July 12, 2019 at 06:07AM by CWC
One thing that makes me an absolute delight to hang with is my paralyzing fear of change. I panic when a meeting gets pushed back. I mourn when one of my go-to local bars gets abducted by a Starbucks. The other day I watched My Big Fat Greek Wedding for the millionth time and and My Big Fat Greek Wedding 2 for the first time. Still love the original, will never not hate the sequel. (Granted, My Big Fat Greek Wedding 2 is a huge mess with an unclear protagonist; like, for the love of film, pick a plot line and stick to it.) Clearly, I’m set in my ways to an extent and take comfort in sameness, but why is it that some people harbor this resistance to change while others thrive in newness?
“Tolerance for risk and change are personality traits that are partially genetic,” says therapist Aimee Daramus, PsyD. “The five-factor model of personality…tells us that openness to new experience is a genetic trait. Everybody inherits a tendency to be more open or to prefer more stability. Life experience shapes how extreme that trait becomes.”
Waitaminute, so genetics is a big reason some of us cling to our resistance to change like nobody’s business? Wild. Still, Dr. Daramus says it’s important to note that how, exactly, being open to new experiences guides us. The Openess trait is in charge of factors like creativity, learning, innovation, and (wait for it) your grace in riding out change and turmoil. If there’s any Openess in me, I think it gets burnt out quickly on the first three things. Because regarding my ability to “roll with the punches,” I can maybe do it…but for sure while flailing about and screaming in terror.
“Everybody inherits a tendency to be more open or to prefer more stability. Life experience shapes how extreme that trait becomes.” —therapist Aimee Daramus, PsyD
Let’s talk, then, about the adventurous spirit who yawns at the idea of tradition and has a “go-to” nothing and nowhere. Those who embrace waves of change probably skew higher when it comes to being open. But of course, that sense can slide down a scale with time as well.
“If I inherit a strong degree of openness, that will give me a tendency to take more risks and cope well with change,” Dr. Daramus explains. “If that turns out well in real life, then my natural openness will play a strong role in how I cope with life. If my genetic openness usually turns out badly, that trait won’t be as strong. Of course, too much openness can make someone reckless.”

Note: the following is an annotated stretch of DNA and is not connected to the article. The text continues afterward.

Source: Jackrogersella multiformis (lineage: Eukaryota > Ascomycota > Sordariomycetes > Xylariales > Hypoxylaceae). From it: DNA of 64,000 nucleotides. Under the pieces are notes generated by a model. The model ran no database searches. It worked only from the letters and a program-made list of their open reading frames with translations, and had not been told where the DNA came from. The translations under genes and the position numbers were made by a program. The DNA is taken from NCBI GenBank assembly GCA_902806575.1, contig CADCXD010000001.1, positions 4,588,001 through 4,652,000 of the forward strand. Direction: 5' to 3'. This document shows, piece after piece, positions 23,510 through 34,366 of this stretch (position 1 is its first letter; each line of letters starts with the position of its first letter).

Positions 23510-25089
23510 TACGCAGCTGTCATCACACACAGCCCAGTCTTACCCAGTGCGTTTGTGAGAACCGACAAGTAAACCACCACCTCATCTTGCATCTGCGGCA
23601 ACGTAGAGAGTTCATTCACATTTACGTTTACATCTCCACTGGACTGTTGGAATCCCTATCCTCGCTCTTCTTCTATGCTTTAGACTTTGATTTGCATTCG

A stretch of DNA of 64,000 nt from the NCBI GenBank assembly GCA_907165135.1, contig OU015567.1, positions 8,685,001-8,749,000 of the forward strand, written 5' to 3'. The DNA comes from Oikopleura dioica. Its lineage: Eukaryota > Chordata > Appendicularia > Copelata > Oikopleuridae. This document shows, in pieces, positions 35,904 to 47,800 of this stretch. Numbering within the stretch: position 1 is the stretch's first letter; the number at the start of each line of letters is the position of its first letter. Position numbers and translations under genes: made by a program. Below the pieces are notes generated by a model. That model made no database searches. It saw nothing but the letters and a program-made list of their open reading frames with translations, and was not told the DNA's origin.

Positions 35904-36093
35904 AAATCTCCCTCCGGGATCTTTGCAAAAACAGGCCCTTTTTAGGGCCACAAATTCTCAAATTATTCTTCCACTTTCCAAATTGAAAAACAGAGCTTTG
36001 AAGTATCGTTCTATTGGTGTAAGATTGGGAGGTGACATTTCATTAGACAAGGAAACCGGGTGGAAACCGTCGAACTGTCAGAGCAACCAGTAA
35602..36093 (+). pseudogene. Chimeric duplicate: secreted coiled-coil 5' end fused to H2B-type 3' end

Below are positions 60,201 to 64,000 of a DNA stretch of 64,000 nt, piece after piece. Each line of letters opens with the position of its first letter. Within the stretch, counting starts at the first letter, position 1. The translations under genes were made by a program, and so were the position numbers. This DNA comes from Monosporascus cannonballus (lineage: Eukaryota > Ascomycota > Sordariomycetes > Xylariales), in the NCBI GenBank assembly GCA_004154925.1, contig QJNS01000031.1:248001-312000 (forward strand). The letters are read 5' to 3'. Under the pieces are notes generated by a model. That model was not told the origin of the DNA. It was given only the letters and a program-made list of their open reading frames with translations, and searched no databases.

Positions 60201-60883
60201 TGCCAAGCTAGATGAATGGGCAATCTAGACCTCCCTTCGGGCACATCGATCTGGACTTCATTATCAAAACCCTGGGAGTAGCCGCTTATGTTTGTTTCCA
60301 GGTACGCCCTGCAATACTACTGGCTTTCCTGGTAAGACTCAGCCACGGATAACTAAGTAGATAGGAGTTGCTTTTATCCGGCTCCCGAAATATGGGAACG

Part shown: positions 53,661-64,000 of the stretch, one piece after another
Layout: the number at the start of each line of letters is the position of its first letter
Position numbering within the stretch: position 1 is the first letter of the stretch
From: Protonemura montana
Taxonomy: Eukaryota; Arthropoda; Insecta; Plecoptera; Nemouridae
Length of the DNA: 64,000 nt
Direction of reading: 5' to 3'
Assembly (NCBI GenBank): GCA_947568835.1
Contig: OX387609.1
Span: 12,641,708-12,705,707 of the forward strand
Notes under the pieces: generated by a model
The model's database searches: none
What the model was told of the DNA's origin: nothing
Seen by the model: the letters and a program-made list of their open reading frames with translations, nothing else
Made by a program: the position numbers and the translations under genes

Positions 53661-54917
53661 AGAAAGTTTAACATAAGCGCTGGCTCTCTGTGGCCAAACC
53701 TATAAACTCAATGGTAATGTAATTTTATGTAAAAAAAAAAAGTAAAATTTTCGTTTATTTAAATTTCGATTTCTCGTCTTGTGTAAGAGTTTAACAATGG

Perhaps that explains why there’s sometimes a big bounce-back rate on people who were really wild in high school. Because if your openness ever led you to some pretty risky behavior with not-super-pretty results, you might be more likely to dial it down and start to crave stability. Think of how your old friend, let’s call her Fun Times Heather, had one very bad night in college while experimenting with psychedelics, and now she and her husband are raising three cats in a quaint little house in Maine. A bad experience holds the power to nudge you back on the spectrum of how open you are.
But that’s not all, folks! Another piece of the puzzle is your level of neuroticism, the personality trait has to do with how naturally anxious you are. And, spoiler alert: Someone with a strong neuroticism trait also likely has a strong resistance to change.
“Neuroticism includes how sensitive to your environment you are,” Dr. Daramus says. “Someone very sensitive to details might be very anxious about any change and tend to overanalyze possible risks, which could lead to decision paralysis or a strong resistance to change or risk.”
Cut to me having a meltdown because a friend asked if we can meet for happy hour at 6:30 instead of 6.
In short, inheriting traits of strong openness and low neuroticism gives someone a tendency to thrive on change and risk. And on the flip side, if you are highly neurotic and not very open [gestures broadly at self], you’re going to find comfort in ritual, terror in upheaval, and a resistance to taking risks. But remember, it’s not always set in stone. “Your genetic inheritance on these traits isn’t destiny; it will always be shaped by your life experience,” Dr. Daramus says. So, in the words of a tried-and-true neurotic, risk carefully.